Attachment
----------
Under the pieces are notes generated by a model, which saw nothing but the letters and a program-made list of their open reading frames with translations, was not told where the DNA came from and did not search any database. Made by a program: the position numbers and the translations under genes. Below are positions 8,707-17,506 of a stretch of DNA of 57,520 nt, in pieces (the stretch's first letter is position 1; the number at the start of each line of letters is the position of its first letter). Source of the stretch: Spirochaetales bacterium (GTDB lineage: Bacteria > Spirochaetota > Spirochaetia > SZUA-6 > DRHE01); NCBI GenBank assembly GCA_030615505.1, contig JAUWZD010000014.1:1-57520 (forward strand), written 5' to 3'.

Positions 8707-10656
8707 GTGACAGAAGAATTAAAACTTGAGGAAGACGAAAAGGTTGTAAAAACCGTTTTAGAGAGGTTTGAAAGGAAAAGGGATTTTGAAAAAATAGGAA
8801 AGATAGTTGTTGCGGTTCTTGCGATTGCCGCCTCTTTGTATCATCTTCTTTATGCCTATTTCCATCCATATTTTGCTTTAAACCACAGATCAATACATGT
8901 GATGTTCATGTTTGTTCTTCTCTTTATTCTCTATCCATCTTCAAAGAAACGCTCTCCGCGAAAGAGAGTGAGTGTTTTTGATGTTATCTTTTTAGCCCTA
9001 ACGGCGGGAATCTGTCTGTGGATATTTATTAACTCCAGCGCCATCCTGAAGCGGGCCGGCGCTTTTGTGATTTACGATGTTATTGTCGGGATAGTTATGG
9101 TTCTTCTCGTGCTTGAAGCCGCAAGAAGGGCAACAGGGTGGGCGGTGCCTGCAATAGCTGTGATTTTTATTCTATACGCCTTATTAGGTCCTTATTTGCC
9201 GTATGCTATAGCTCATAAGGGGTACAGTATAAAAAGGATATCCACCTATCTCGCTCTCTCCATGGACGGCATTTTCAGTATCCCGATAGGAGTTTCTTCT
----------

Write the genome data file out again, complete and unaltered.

Under the pieces are notes generated by a model, which saw nothing but the letters and a program-made list of their open reading frames with translations, was not told where the DNA came from and did not search any database. Made by a program: the position numbers and the translations under genes. Below are positions 8,707-17,506 of a stretch of DNA of 57,520 nt, in pieces (the stretch's first letter is position 1; the number at the start of each line of letters is the position of its first letter). Source of the stretch: Spirochaetales bacterium (GTDB lineage: Bacteria > Spirochaetota > Spirochaetia > SZUA-6 > DRHE01); NCBI GenBank assembly GCA_030615505.1, contig JAUWZD010000014.1:1-57520 (forward strand), written 5' to 3'.

Positions 8707-10656
8707 GTGACAGAAGAATTAAAACTTGAGGAAGACGAAAAGGTTGTAAAAACCGTTTTAGAGAGGTTTGAAAGGAAAAGGGATTTTGAAAAAATAGGAA
8801 AGATAGTTGTTGCGGTTCTTGCGATTGCCGCCTCTTTGTATCATCTTCTTTATGCCTATTTCCATCCATATTTTGCTTTAAACCACAGATCAATACATGT
8901 GATGTTCATGTTTGTTCTTCTCTTTATTCTCTATCCATCTTCAAAGAAACGCTCTCCGCGAAAGAGAGTGAGTGTTTTTGATGTTATCTTTTTAGCCCTA
9001 ACGGCGGGAATCTGTCTGTGGATATTTATTAACTCCAGCGCCATCCTGAAGCGGGCCGGCGCTTTTGTGATTTACGATGTTATTGTCGGGATAGTTATGG
9101 TTCTTCTCGTGCTTGAAGCCGCAAGAAGGGCAACAGGGTGGGCGGTGCCTGCAATAGCTGTGATTTTTATTCTATACGCCTTATTAGGTCCTTATTTGCC
9201 GTATGCTATAGCTCATAAGGGGTACAGTATAAAAAGGATATCCACCTATCTCGCTCTCTCCATGGACGGCATTTTCAGTATCCCGATAGGAGTTTCTTCT